If you advance you will be competing for a national title in Hollywood. How would you feel if you made it to the finals?

“About two years ago I actually got a letter in the mail saying that someone had recommended me for the National American Miss Pageant. I wasn’t sure about it, but a few years later I got the letter again and said ‘okay. I might as well try it.’ I went to the interview and I am so happy I did it.”

“Hollywood has always been one of my dreams, even just to set foot there. I would be extremely honored to be able to go there. I’m just a girl from a small town with big dreams. I am used to having my dreams shot down, but now they are coming true and it is exciting.”

You had never competed in a beauty pageant before. What made you decide to compete in this pageant? “I just want girls that know that you don’t have to be a stick or a model to be beautiful. The self-esteem of young girls is not as strong as it should be in this day and age. I feel strongly about that because I got bullied when I was younger because I was curvier than the other girls. I feel that you don’t have to be thin to be beautiful. That is the main thing I would like to instill in young girls.” How has the experience of your first pageant been? “It’s really exciting! I wish I had done it earlier, to be honest. I think it’s really fun and it’s very uplift-

Alyssa Jewell of Wolverine Lake will be competing at the State Finals of the National American Miss Pageant in July.

Do you plan on competing in any more beauty pageants?

For you, what has been the most difficult part of the experience?

“I believe there is one for 19 and 20 years olds, so maybe next year I will compete. I would definitely do it again.”

“Definitely the entire ‘dressing up’ thing. I am one of those girls that wants to be in sweat pants and a hoodie. Now, I am heels and a dress. It’s changed me.” You are advancing to the state finals which will be held this July in Dearborn. What kinds of things did you have to do to advance to the state finals?

How does your family and friends feel about your involvement in this pageant? “My mom was a little skeptical at first, but my family is very supportive. They have my back, that’s for sure.”

“It was a really quick interview. Because it was so

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Wednesday, May 15, 2013 • A3

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EDUCATION

Several Lakes Area Schools Are the Best in the Nation BY TORRY YU CONTRIBUTING WRITER

Newsweek and The Daily Beast named several area high schools on their annual ranking of America’s Best High Schools earlier this month. Out of the 2,000 schools that were recognized, all of the high schools in the Huron Valley, Walled Lake and West Bloomfield School Districts were included. Eighty-two high schools in Michigan made the list, with Bloomfield Hills’ International Academy ranking the highest in the state and 30th nationally. They are credited with having a 100 percent graduation rate, an average SAT score of 1957 and an average ACT score of 29.4. In the lakes area, Walled Lake Central ranked seventh in the state and 341 in the nation, with a 98 percent graduation rate, along with an average ACT score of 22.3 and an average score of 4.2 on AP exams. “This could not be accomplished without all of us working hard. Every teacher who works diligently to educate all of our students,” Charles Morgan, Walled Lake Central principal said in an e-mail.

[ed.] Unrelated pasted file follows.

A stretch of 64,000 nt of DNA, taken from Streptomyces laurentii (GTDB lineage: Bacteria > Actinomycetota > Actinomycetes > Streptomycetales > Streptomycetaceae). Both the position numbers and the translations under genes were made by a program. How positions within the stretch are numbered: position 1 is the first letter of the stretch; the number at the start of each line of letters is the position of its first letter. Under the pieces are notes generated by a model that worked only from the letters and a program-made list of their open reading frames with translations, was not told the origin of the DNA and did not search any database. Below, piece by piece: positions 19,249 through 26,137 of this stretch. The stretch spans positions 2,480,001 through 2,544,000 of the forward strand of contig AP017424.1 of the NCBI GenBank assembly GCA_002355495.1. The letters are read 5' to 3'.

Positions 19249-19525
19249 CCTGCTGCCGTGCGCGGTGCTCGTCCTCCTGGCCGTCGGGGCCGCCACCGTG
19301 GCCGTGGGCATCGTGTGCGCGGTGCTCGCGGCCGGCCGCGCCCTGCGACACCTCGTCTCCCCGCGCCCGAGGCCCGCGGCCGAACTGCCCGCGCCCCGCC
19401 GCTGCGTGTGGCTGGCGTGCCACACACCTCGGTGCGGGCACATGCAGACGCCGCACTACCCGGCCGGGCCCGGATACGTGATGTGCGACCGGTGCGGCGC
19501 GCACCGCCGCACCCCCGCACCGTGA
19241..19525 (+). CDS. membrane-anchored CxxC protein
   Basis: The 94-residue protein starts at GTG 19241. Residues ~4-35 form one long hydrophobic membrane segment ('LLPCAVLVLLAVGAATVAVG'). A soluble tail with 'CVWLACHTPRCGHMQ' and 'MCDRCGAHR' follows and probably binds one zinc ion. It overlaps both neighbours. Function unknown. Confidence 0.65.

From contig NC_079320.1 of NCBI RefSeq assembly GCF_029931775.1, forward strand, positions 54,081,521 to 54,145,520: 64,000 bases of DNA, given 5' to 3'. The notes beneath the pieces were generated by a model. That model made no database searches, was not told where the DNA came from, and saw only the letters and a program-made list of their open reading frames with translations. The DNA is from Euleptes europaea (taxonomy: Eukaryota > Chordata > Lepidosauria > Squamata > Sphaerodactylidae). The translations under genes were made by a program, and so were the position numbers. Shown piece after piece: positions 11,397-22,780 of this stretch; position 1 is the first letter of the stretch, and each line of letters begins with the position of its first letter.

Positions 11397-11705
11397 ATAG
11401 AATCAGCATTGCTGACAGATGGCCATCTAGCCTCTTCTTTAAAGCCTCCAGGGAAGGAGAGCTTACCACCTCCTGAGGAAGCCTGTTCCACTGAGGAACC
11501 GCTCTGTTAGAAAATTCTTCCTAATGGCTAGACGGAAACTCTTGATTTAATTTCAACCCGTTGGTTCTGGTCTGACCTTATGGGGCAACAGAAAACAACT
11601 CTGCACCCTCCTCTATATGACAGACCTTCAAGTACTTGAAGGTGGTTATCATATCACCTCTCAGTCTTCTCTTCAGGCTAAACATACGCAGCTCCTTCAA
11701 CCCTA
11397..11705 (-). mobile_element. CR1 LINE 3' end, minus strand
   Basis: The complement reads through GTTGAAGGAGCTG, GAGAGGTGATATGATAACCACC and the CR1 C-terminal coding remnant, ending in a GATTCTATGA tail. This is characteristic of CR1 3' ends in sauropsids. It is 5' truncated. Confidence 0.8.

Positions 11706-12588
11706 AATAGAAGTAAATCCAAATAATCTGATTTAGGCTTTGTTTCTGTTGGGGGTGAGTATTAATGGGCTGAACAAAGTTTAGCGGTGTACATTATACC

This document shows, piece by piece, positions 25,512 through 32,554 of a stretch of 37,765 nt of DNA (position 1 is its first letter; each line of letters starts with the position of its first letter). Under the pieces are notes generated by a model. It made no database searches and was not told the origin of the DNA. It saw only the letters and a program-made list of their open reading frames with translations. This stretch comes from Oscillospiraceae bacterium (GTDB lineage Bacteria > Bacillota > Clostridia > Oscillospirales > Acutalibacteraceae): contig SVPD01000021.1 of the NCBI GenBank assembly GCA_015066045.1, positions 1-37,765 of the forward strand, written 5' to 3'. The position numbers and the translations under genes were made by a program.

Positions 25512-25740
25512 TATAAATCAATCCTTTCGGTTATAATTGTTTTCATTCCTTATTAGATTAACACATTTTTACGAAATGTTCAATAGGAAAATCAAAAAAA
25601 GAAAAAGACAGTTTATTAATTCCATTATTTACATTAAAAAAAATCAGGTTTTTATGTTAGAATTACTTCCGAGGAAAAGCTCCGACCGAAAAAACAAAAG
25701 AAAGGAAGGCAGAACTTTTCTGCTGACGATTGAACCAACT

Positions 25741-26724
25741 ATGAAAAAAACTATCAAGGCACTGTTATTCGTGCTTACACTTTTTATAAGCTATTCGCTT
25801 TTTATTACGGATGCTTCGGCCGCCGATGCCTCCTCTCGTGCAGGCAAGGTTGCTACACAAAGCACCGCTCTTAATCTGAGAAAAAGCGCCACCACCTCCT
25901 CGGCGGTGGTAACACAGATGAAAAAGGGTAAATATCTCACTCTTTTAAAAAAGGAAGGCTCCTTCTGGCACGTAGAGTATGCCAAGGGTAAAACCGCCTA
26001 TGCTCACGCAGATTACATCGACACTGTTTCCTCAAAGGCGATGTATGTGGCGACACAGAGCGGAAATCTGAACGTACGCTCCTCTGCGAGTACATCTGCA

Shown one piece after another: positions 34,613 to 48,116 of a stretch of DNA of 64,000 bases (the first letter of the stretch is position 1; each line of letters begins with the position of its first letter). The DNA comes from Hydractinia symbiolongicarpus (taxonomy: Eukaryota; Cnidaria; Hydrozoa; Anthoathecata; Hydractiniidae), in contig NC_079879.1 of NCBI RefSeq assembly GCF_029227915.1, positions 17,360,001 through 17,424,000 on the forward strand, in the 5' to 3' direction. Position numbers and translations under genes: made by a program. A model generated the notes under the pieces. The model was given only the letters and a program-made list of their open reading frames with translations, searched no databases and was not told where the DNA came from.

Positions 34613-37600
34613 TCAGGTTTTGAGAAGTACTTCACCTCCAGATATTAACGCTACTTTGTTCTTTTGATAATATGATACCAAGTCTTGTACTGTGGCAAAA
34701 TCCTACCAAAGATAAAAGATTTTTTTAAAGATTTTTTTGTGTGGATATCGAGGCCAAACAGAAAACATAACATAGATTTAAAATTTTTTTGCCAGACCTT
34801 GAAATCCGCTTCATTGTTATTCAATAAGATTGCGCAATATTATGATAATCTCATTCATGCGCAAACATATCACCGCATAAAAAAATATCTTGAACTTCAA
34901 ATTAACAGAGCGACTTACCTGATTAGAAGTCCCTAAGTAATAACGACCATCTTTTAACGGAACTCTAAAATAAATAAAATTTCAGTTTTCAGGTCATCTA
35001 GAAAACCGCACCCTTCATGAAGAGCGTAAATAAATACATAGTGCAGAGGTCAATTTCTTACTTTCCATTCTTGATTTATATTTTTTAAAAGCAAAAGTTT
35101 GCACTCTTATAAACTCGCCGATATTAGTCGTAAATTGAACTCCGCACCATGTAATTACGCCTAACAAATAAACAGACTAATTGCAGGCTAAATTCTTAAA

National Rank of Lakes Area High Schools School 2013 Rank 2012 Rank Lakeland 870 910 Milford 1486 n/a Walled Lake Central 341 702 Walled Lake Northern 656 776 Walled Lake Western 1285 n/a West Bloomfield 719 640

*Newsweek and The Daily Beast only compiled the top 1000 high schools in 2012, so Milford and Walled Lake Western High Schools were not on the list.

The rank was created using a standardized z-score with each of the school’s data. Twenty-five percent of the total rank was weighed from the school’s graduation rate; college acceptance rate accounted for 25 percent; AP and IB exams administered 25 percent; average ACT/SAT scores 10 percent; average AP and IB exam scores 10 percent; and the percent of students enrolled in an AP or IB course 5 percent. This comes two weeks after the Washington Post released their list of America’s Most Challenging High Schools, which ranked their schools in a similar fashion Newsweek and The Daily Beast used. However, the rank from the Washington Post creates a ratio of the number of AP, IB and Advanced International Certificate of Education tests that were given at each

school to the number of seniors that graduated in the given year.

Rank of the 2013 Most Challenging High Schools School State National 1181st Walled Lake Central 16th Walled Lake Northern 13th 1071st 1679th Walled Lake Western 24th West Bloomfield 17th 1190th On this rank, a total of 2,033 schools were listed in the nation, with 29 of those located in Michigan. Sterling Height’s Utica Academy for International Studies was listed the most challenging high school in the state. All the area school districts offer a variety of advanced placement courses for their students, while Huron Valley’s Lakeland High School hosts the International Academy’s west campus, which offers the International Baccalaureate (IB) program. Walled Lake Western High School also offers the IB curriculum in addition to their AP offerings after being named an IB World School last year to offer the Diploma Programme. Currently, Western and James R. Geisler Middle School are candidate schools to offer the IB Middle Years Programme in Walled Lake.